There is limited information from the original studies regarding how participants determined the serostatus of their male sex partner (based on either actual information received from a partner or a guess) and whether the participants had disclosed their own HIV-seropositive status to their sex partners. This has important implications for understanding whether serosorting and strategic positioning are effective harm-reduction strategies because both approaches rely on accurate assessment of partner's serostatus and mutual disclosure. Additionally, the number of unprotected sex acts and the number of sex partners were not included as outcomes in our meta-analysis because few studies provided the information. Future studies should collect and report the information to facilitate more precise estimates of HIV transmission.
The UAI prevalence was significantly lower in studies that used random or systematic sampling methods compared with studies that used convenience samples. Convenience samples might have selected more high-risk MSM; however, we did not find a significant difference in the UAI prevalence between the studies that required participants to be sexually active prior to assessment and the studies that did not have this requirement. A close examination suggests that the sampling method is highly correlated with the recruitment setting; seven of nine studies with random or systematic sampling methods were conducted in medical settings, which tended to have a lower prevalence of UAI. Further research is needed to untangle the complex relationship between level of risk, sampling methods, and recruitment settings.
Sexual behaviors were obtained with self-reports and thus open to recall and social desirability biases. The fact that the UAI prevalence was significantly higher in studies with self-administered questionnaires than in studies with interviewer-administered questionnaires suggests that HIV-seropositive MSM may have underreported socially undesirable behaviors when the questionnaire was administered by an interviewer. Thus, if any bias exists in the aggregated findings, it would be an underestimation of UAI prevalence.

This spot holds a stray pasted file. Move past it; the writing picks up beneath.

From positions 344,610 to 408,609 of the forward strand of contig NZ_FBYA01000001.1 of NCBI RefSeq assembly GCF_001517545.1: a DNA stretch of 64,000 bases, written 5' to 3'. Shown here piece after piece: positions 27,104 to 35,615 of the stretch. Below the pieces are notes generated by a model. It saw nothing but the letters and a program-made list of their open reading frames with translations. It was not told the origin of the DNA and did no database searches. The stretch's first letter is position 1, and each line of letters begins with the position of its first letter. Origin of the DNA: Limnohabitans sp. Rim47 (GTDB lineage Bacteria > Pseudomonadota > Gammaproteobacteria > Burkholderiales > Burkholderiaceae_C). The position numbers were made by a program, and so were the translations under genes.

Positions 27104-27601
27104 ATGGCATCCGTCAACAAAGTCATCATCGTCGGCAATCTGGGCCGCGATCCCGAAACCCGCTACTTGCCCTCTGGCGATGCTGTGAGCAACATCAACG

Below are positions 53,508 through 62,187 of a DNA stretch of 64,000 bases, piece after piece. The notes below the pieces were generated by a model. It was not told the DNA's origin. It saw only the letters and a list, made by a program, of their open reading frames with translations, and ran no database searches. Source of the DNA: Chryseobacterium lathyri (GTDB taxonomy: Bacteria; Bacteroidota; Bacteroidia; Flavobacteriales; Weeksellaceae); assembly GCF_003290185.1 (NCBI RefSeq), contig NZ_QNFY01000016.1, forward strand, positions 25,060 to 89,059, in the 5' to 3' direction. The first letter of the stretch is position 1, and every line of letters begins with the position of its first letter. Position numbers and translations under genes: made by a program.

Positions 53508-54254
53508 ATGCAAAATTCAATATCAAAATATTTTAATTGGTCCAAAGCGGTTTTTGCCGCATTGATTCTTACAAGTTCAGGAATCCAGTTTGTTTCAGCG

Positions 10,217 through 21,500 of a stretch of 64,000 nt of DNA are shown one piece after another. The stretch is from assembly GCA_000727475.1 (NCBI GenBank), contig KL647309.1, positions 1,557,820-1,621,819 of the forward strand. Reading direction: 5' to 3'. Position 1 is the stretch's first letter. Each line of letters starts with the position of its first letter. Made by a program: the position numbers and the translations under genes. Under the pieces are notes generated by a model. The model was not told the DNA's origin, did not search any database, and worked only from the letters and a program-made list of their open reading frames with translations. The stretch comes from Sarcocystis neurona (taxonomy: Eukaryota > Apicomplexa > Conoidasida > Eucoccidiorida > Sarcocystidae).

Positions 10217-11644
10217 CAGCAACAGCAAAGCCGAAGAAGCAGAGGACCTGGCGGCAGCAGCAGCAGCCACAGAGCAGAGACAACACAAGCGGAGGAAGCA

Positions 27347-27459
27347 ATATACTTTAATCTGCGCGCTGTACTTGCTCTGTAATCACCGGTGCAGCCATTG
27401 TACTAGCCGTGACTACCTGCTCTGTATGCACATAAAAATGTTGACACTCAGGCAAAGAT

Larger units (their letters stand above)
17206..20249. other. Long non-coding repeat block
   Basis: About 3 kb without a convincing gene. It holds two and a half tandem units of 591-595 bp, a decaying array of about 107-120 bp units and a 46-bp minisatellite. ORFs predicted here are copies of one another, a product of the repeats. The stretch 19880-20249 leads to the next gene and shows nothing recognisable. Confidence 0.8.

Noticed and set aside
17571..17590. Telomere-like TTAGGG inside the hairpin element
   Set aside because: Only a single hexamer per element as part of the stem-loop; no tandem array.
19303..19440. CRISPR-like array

Since the release of the Serostatus Approach to Fighting the HIV Epidemic in 2001, there has been an increased nationwide effort in promoting HIV testing, so that infected persons can become aware of their status [63,64]. With increases in the proportion of infected persons who become aware of their seropositive status, there will be a corresponding need for increases in prevention efforts targeting HIV-diagnosed persons. Evidence suggests that integrating prevention into settings in which HIV-diagnosed people receive medical care or other services and addressing an array of health, behavior, and well being issues are most likely to achieve success . Clinicians can reduce patients' risk for transmitting HIV to others by briefly discussing sexual behaviors, communicating prevention messages (protecting others and protecting one's health), identifying and treating STIs during clinic visits, and referring patients to more intensive risk reduction counseling and psychosocial services as needed [39,66,67]. The frequency with which HIV patients receive safer sex counseling from HIV medical providers has been significantly associated with decreased prevalence of UAI , but too many providers do not give this counseling [68,69]. In 2003, CDC, the Health Resources and Services Administration, National Institutes of Health, and the HIV Medicine Association of the Infectious Diseases Society of America developed evidence-based recommendations on incorporating HIV prevention into the medical care of persons living with HIV . As the recommendations become more widely adopted by medical providers nationwide, we may expect a larger reduction in HIV sexual behaviors among MSM who are in care.